You’ve been informed that you need to acquire AED certification. However, it can be confusing as to which course it is you need to take. As a rule, the right choices are course offerings from the American Red Cross or the American Heart association. It’s also not unusual to find yourself frustrated- it can be confusing to choose the right AED/CPR certification for you.
Simply put, AEDs are life saving devices. Automated External Defibrillators make it possible for bystanders to respond to a medical emergency where defibrillation is required, such as: Sudden Cardiac Arrest.
Because most AEDs are portable, emit clear-voice prompts, and have legible and visual instructions, they can be used by anyone, regardless of age or experience. Delivering timely First Aid attendance and calling emergency services are vital in the survival of a person undergoing sudden cardiac arrest.
Time is of the essence in situations that involve cardiac arrest and using an AED is the ONLY effective intervention. Victims have no warning, and neither do their colleagues, teammates or loved ones. When Sudden Cardiac Arrest hits, the person collapses, becomes unconscious, does not have a pulse and stops breathing.
The only way to revive someone in Sudden Cardiac Arrest is by applying the AED pads to the victim’s chest and letting the AED analyze their heartbeat. If the heartbeat is found to be irregular, a shock may be advised. This shock is the ONLY WAY to return the heartbeat back to a normal rhythm.
Here are some questions you can pose to yourself to make sure you find and sign up for the right CPR class:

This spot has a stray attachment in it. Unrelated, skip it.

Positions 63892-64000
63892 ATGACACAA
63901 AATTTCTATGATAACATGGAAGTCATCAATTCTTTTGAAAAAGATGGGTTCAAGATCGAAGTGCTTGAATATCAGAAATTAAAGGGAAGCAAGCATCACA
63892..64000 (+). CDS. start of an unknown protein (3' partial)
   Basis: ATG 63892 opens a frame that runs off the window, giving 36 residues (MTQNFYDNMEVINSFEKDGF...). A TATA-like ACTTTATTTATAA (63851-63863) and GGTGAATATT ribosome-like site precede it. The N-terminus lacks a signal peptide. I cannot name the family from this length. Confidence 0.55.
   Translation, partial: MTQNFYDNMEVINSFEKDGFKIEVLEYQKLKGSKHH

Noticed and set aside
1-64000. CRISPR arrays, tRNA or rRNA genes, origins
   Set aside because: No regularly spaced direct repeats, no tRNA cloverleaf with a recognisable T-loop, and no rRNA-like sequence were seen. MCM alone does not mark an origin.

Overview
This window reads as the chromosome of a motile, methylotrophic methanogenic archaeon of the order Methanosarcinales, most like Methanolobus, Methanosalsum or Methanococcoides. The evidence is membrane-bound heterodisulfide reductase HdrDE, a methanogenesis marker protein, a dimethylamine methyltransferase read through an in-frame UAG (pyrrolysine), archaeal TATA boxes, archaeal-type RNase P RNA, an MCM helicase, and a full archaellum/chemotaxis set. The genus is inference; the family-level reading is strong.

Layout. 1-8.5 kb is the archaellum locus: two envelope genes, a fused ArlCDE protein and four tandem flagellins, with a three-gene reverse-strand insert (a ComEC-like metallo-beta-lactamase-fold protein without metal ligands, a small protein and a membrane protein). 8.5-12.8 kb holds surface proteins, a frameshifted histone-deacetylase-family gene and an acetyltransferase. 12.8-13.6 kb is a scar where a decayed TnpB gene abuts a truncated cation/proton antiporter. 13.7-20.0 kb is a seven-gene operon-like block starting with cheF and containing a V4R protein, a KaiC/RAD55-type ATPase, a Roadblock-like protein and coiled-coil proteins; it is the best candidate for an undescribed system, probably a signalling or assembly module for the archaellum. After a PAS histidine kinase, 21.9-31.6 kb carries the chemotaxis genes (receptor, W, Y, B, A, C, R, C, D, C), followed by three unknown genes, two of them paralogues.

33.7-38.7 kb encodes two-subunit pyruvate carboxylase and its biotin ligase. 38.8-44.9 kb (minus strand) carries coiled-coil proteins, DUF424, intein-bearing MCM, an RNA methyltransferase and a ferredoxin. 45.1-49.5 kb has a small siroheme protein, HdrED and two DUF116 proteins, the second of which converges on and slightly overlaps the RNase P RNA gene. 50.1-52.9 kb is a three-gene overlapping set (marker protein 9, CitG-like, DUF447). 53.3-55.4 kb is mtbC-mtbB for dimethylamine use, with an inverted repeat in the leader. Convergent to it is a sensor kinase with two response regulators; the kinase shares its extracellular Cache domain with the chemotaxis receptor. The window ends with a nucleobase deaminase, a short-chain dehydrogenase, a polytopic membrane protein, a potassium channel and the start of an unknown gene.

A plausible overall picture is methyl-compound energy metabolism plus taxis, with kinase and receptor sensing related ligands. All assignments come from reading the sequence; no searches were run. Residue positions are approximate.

- Do I choose American Heart Association or the American Red Cross as my course provider?
- Does my AED Course need to include CPR certification as well?
- Does the AED certification course I take need to focus on infants and children in addition to adults?
- Do I need a standard AED/CPR course or one geared for a healthcare provider?
To help with your choice, it’s important to note that healthcare providers are almost always required to take a more advanced AED certification offering.
Some examples of these professions that need the healthcare provider level of certification include:
- Licensed vocational Nurse (LVN)
- Dentists and dental assistants
- Respiratory therapists
- Hospital technicians
- EMTs, Firefighters, and Paramedics
- Occupational and physical therapists
- Hospital and clinic technicians
Which organization should I select for my certification? American Red Cross or American Heart Association?
A number of organizations will offer AED certification across America, however the two most preferred are the American Red Cross (ARC) and the American Heart Association (AHA). It’s possible that employers or organizations will accept certification from other institutions including American Safety and Health Institute (ASHI), but it’s best to ask your employer who they accept as completed certification as it can differ.
It’s also possible to study these certifications in what’s referred to as “Blended Learning” teaching styles. A portion of the class is conducted through on-line studies, and then at your convenience you can make an appointment with an American Heart Association training site to test your AED and CPR skills in order to complete your certification. The on-line portion of the class is approximately 2 hours whereas the in-person skills test takes about one hour. This makes acquiring your certification in AED that much easier to get, allowing your own schedule and learning style to dictate when you complete the course. It needs to be stated that there are also non-accredited CPR or AED classes advertised for rock-bottom pricing. Avoid these at all costs! They are not certified through either the AHA or ARC and therefore most employers will not accept these on-line based courses. It’s essential to put what you learn on-line to practice in a real-time setting.
At USCPROnline, avail the quick, easy and affordable CPR/AED training and certification program, created by Board-Certified Physician and professional educators. The courses follow guidelines established by the American Heart Association, Red Cross, OSHA, and other leading medical associations in the United States.
Finally, likely you may never need to put your AED training to use, but in the event you are faced with a real-life cardiac event, you will be both confident and competent in your efforts to save a life!